Vol. 71 Editors' Note: Escape

How the hell do I get out of here?

Photograph by Mark Thiessen

How the hell do I get out of here? The answer is sometimes a door, sometimes a drug, sometimes a decision to blow your whole life up. Sometimes it gets dark. But that’s because the question of escape, much like desire, so often stalls out on the scale of the individual. How do we achieve collective escape from the crisis called the present?

“The maximum speed required to break through the earth’s gravitational pull is seven miles a second,” says David Wojnarowicz. “Since economic conditions prevent us from gaining access to rockets or spaceships, we would have to learn to run awful fast to achieve escape from where we all are heading.” Wojnarowicz speaks from the midst of a crisis of AIDS and United States intervention in Central America, the reverbs of which we still feel in waves today. We can’t run fast, so mostly we run in circles. We pretend each door we exit doesn’t lead right back to a familiar room, like a sitcom set with openings on all sides. This issue looks beyond door number one and door number two, turning instead toward a window.

From that window comes the whistle range of Mariah Carey. As Elleza Kelley writes in her love letter to the singer supreme, “we know when we hear her that there is, if not a heaven, at least another realm, another layer, a suspended paradise of honey, rainbows, cumulus clouds.”

We find space to breathe in the crevices of another’s work. Reading gets us elsewhere. Daphne Brooks offers a syllabus-cum-moodboard stemming from Saidiya Hartman’s 2019 book Wayward Lives, Beautiful Experiments: Intimate Histories of Social Upheaval. Brooks urges: “Write with the invigorating humility that you are not alone, that you are the conduit, the surrogate, the effigy for the multitudes.” And so she does, stunningly.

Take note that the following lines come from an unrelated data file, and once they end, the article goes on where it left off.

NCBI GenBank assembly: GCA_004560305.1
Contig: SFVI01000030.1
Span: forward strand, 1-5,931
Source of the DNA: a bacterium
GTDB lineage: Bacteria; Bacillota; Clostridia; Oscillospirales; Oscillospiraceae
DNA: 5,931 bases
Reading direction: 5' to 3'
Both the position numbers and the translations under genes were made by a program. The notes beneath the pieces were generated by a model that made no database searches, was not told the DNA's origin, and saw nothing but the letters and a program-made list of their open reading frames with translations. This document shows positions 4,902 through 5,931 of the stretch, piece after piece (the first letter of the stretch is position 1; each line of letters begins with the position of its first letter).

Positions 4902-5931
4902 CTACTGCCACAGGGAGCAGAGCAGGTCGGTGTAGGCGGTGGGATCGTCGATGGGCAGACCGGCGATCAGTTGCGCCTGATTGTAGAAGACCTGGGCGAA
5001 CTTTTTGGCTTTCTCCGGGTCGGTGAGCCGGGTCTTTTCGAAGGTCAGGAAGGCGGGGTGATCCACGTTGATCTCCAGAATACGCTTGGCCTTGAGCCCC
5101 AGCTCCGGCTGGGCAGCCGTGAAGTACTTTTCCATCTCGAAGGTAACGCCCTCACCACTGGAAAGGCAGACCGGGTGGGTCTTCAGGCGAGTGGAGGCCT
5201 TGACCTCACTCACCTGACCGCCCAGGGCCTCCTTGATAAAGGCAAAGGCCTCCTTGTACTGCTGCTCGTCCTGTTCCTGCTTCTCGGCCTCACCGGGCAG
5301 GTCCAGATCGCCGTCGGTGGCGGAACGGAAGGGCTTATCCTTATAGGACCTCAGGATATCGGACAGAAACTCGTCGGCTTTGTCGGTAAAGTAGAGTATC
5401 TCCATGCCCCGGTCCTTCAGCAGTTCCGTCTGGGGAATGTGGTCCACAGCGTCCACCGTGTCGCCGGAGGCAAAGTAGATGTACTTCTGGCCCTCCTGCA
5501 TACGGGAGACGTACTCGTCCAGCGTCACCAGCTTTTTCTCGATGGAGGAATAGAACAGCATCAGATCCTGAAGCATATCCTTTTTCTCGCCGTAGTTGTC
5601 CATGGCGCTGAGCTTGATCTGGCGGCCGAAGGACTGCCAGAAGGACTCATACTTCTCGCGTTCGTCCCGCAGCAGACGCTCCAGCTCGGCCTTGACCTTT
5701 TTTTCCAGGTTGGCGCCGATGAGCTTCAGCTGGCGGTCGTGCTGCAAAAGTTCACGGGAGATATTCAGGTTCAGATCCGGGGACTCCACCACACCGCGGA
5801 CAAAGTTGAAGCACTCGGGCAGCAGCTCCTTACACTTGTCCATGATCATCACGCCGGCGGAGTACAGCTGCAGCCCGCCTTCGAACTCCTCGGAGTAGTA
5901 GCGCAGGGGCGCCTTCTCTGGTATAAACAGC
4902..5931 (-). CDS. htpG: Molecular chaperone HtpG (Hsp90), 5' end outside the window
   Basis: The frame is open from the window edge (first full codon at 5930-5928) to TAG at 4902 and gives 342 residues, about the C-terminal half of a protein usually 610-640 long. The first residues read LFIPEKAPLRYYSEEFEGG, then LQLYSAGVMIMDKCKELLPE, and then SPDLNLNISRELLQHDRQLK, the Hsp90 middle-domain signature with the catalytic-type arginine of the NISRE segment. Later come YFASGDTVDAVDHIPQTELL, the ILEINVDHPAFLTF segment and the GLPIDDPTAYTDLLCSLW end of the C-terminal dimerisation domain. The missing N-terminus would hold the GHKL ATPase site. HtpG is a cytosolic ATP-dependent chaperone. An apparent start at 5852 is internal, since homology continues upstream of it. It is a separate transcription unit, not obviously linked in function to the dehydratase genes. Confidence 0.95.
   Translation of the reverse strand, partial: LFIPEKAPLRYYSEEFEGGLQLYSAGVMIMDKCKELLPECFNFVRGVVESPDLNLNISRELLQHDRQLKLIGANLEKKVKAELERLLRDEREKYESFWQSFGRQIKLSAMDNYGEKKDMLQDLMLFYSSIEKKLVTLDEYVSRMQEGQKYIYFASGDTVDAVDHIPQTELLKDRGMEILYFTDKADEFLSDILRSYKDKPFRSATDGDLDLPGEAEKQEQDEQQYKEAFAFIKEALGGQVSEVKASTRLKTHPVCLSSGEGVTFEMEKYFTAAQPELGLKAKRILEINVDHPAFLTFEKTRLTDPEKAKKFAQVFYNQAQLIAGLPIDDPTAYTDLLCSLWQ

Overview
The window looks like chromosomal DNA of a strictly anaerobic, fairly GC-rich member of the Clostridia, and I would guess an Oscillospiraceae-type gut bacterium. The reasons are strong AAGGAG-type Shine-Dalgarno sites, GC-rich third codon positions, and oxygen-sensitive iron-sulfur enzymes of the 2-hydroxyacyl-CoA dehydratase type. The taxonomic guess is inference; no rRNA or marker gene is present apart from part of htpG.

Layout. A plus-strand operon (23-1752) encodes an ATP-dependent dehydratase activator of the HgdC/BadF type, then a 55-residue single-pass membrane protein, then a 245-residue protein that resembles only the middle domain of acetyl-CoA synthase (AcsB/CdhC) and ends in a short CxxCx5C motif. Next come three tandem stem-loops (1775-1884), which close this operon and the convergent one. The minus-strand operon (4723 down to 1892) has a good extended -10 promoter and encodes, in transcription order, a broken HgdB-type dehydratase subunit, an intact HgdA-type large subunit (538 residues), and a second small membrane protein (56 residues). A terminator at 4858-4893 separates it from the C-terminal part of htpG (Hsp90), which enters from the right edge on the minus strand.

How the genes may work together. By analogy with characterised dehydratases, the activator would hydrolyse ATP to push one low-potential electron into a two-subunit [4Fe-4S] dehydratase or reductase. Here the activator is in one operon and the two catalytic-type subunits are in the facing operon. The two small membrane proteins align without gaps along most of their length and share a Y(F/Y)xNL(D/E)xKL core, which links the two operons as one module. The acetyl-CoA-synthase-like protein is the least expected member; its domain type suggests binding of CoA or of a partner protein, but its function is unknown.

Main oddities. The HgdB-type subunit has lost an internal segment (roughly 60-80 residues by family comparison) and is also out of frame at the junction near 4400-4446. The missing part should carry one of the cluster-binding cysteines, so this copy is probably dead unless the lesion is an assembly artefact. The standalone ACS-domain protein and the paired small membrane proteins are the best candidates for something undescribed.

Sometimes we have to write ourselves through the mess of daily living. In “Late Night Is All We Have,” Tiana Reid diarizes a press trip to Dallas, Texas: “U2’s ‘Sweetest Thing’ starts playing on Texas State Highway 114 as we are about to cross the President George Bush Turnpike, and just for a moment I feel like I’m going to throw up. ‘Don’t be cavalier in work zones,’ reads one sign on the highway. I don’t throw up.” Immediate presence can be its own way out.

In an excerpt of The Ribbon at Olympia’s Throat, a book of essays and fragments that explores what Lydia Davis has described as the “expressive power of fetishism” through Édouard Manet’s famous 1863 painting Olympia, the surrealist ethnographer and writer Michel Leiris attends to both illness and the passions of a literal circus. Translated from the French by Christine Pichini, he writes, “The circus—where misfortune, if it exists, is not on the bill—offers a glorious vision of the world: the triumph of man over animals and over his own body, which scoffs at constraints like gravity while intelligence, which makes him king of the creation, knows how to thwart causality, as the illusionist’s thaumaturgy proves.”

For some, escape might look like abandoning oneself to the thrills of a circus, and abandoning others too. Escape, yes, but what do we do once we arrive, and how do we endure after euphoria? Elleza Kelley points us to the site of refuge where we would “rest and house those of us still on the run.” After escape, there is the work of living past the shores of a different world we have tried so hard to find.